But in the last analysis, the relationship is influenced to no small degree by the methods employed in the selling department and if these be not right all favorable circumstances are neutralized. It is to be assumed that ads. are always keyed. I am aware that some large advertisers say this is undignified, but it is wise, nevertheless. Now make a careful analysis of the inquiries that do not become orders. What publications brought them? From what territory did they come? What is the character of the publication? What are the physical conditions obtaining in that territory? and greatest of all, are your methods for turning inquiries into orders correct? Of this last it may not be possible for you to judge and it is a cause for employment of expert opinion.

If no flaw be found then it is evident that if a large number of inquiries remain such that they are unprofitable departments and would best be let alcne and the papers that brought them would be the first to advise discontinuance of effort in that direction. But extreme care should, yea must, be taken to settle all these points beyond possibility of "reasonable doubt” for, except in rare instances, some explanation can be found that will change the relationship and turn to profit what was before a decided loss. Of course the first evidence of the value of any paper is its ability to bring inquiries, and generally it is good evidence. But I had on my list last year large and influential papers that

gave many inquiries and few orders, and one paper that gave 80 per cent of orders with a limited circulation confined to one state, and a small portion only of that.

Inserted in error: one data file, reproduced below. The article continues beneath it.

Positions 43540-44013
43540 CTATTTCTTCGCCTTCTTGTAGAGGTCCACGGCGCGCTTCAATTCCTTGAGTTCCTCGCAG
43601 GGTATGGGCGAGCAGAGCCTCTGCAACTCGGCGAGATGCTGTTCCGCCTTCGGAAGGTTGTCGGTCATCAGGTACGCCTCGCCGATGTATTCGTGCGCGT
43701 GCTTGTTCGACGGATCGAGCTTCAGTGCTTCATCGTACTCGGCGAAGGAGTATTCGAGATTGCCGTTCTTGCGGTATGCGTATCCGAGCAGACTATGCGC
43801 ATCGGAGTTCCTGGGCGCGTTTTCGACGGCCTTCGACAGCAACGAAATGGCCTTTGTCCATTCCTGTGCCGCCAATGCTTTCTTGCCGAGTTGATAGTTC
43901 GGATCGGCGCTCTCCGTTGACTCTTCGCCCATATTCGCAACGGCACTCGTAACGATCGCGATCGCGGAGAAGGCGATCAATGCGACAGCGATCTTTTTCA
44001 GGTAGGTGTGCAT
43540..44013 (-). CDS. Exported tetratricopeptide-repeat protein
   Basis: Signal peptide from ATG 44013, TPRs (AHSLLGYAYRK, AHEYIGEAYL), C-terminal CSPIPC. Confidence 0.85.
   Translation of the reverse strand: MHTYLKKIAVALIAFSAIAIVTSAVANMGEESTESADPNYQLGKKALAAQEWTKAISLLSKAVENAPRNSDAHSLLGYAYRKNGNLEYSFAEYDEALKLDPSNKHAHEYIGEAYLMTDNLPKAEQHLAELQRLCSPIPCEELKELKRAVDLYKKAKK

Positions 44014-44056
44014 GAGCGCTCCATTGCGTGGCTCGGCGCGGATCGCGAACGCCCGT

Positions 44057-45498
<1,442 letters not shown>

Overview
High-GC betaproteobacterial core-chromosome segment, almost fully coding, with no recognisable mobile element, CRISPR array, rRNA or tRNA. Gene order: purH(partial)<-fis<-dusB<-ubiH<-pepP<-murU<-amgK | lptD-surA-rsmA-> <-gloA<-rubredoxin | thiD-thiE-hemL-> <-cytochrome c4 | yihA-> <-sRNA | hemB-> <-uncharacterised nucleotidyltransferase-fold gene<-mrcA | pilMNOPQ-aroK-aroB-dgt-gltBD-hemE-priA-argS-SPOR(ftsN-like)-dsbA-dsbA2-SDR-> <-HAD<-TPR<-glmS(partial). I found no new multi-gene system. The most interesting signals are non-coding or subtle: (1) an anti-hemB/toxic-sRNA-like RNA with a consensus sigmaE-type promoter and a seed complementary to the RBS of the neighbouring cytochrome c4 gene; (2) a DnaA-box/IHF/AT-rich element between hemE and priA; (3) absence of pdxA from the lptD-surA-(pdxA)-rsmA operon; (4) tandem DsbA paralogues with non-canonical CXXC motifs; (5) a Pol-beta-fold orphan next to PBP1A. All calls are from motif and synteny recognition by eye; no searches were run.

It will thus be seen that the relation of inquiries to orders is one

that is well defined and capable of large influence, dependent entirely upon the personality, skill, experience and industry of the person handling the inquiries. A circular letter recently received starts out by saying, "Money spent in advertising, if it does not bring adequate returns, is an expense, Money spent

bring profitable results must be considered an investment, the value of which must be taken into account just as much as the value of stock at inventory time." So inquiries of proper character, from the right territory, must be considered by the mail order advertiser as assets which it is his business to make valuable. To him they are like unto the bricks and lumber which he has collected for his building. Shall they be allowed to lie fallow, or shall they be woven into the business fabric, or shall someone else appropriate them to his use? Shall the relationship between inquiries and orders be a remote one, or shall it be close and ever drawing closer until "they two shall be one?I have endeavored to point out how this relationship may be controlled and cultivated. Much more might be profitably written, but as the best teacher is he who stimulates the pupil to do his own thinking, so I can merely present the facts and leave to each one his own way of working out his own problem and perhaps his salvation. It is my purpose in the forthcoming numbers to treat the mail order proposition from six different standpoints with but one objective. These efforts must of necessity bear more or less upon each other, so that I ask my friends to withhold criticism 'til I have had my say. It is a problem that demands constant study, for surely each year some are approaching nearer the ideal, and surely we must not

be counted among the “poor relations."